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Tips to help you save money through winter and the festive season as interest rates rise

Our partners, PayPlan, one of the UK’s largest free debt advice providers, has outlined some of its expert budgeting tips this month, as we face the financial pressures of winter and the festive season.

With the summer behind us, it’s now time to start thinking about how to efficiently heat your home, especially given everything happening with rising interest rates at the moment.

Here are a few ways to make the most out of your money and heat your home for less:

  • Keep radiators and heaters clear so heat can circulate – don’t put furniture in front of them or dry washing on them.
  • Draw your curtains in the evenings to minimise heat loss through windows.
  • Draught-proof your windows and doors. Heat can escape through the smallest of places, which means as soon as your heating is turned off, you’ll lose the warm feeling sooner rather than later.
  • Invest in an electric blanket – you can move the blanket from your bed to your sofa, so you’re warm wherever you decide to settle!

Check what extra financial support is out there

It’s also important to ensure you’re getting all the help you’re entitled to, such as:

£400 Energy Bill Discount

All households in England, Scotland and Wales are set to receive a non-repayable £400 in energy bill discounts as part of the new cost-of-living help package by the government. The money, part of the Energy Bill Support Scheme, will be paid in six monthly instalments starting from October. It runs until March.

Cold Weather Payment

If you receive certain benefits or Support for Mortgage Interest (SMI), you may be able to receive this payment. You’ll get a payment if the average temperature in your area is recorded as – or is forecast to be – 0°C or below over seven consecutive days. You’ll receive £25 for each seven-day period of very cold weather between 1 November and 31 March.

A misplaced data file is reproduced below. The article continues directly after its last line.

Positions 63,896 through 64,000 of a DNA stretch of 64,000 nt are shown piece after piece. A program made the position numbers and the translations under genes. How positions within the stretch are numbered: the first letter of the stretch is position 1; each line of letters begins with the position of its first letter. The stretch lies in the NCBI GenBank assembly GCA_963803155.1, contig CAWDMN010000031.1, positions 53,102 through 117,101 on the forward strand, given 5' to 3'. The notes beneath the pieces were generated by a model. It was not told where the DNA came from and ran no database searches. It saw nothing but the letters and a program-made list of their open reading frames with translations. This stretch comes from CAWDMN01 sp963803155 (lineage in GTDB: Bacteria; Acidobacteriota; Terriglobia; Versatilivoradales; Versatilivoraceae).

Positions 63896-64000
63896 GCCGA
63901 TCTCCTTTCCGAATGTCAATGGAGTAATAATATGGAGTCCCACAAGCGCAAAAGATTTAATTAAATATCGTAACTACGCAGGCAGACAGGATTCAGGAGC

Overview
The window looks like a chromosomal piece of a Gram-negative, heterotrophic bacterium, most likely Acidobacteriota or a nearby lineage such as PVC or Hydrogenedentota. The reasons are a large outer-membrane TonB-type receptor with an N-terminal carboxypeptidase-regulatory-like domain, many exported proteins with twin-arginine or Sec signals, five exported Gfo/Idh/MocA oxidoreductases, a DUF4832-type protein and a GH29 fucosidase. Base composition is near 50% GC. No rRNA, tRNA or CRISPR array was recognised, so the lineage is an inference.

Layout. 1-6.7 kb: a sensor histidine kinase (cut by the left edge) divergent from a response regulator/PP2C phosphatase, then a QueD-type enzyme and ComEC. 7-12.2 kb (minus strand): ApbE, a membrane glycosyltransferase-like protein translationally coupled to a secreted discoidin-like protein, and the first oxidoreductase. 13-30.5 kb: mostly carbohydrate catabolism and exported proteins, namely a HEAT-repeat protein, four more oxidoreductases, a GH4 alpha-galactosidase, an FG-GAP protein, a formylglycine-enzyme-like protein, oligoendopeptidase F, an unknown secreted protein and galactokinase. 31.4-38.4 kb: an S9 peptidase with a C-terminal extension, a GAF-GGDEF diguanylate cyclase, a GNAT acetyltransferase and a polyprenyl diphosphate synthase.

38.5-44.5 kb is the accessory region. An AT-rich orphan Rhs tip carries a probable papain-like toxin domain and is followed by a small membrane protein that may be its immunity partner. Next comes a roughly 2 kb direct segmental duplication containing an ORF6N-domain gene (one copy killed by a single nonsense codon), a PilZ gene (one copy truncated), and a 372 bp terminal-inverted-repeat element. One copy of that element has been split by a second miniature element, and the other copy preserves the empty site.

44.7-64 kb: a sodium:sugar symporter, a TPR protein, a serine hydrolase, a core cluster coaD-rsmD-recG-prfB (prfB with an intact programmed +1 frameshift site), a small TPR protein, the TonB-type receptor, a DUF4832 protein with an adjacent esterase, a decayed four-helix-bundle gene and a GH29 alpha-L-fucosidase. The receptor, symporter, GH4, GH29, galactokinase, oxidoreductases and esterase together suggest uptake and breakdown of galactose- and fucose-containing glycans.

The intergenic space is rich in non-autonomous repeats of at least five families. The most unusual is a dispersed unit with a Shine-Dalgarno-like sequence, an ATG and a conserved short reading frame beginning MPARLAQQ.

Winter Fuel Payment

If you were born on or before 25 September 1956, you could get between £100 – £300 to help you pay your heating bills.

Warm Home Discount Scheme

You could get a one-off discount of £150 on your electricity or gas bill between October and March. To qualify, you’ll need to be in receipt of the Guarantee Credit element of Pension Credit or be on a low income and meet your energy supplier’s criteria.

Having checked your eligibility for the above schemes, it’s time to breakdown interest rates and find out what the changes actually mean for you:

Parliament tasks The Bank of England with keeping the rate of inflation at 2%. Putting up interest rates is the main thing it can do to stop prices from rising so fast and bring down the rate of inflation. The Bank of England rate often influences the rates charged by lenders and paid to savers

Banks are not obliged to follow Bank of England interest rate decisions, but they can influence the cost of borrowing, or how much interest you can earn on savings.

What impact does the interest rates rise have on mortgages?

If you have a loan or mortgage that charges you a variable interest rate, you might find that the cost of your repayments goes up.

If you’re on a fixed rate you won’t see any change until the end of your fixed period.

It’s important to understand how a change in interest rates could impact your ability to pay. You can use a mortgage calculator to work out how your monthly payments might be affected.

When, and if, your mortgage repayments are affected by an interest rate change will depend on what type of mortgage you have and when your current deal ends.

If you have a variable rate tracker mortgage, linked to the BoE base rate, you’re likely to see an immediate impact on your mortgage repayments if there’s an interest rate rise.

Those on a standard variable rate mortgage will probably see an increase in their rate in line with any interest rate rise. The change is decided by your lender, so this isn’t guaranteed but is highly likely. If you’re unsure, check the terms and conditions in your original mortgage offer document.

People with fixed-rate mortgages are likely to be affected once they reach the end of their current deal. An interest rate rise could make re-mortgaging or a product transfer to a new fixed rate more expensive.

You can explore ways to keep your mortgage costs down here.

If you’re worried about debts, it can be difficult to know where to turn. Through our partnership with PayPlan, you can find solutions for dealing with multiple debts. Over the past 30 years, Payplan have helped over one million people take control of their finances. Get in touch by calling 0800 072 1206 or visiting



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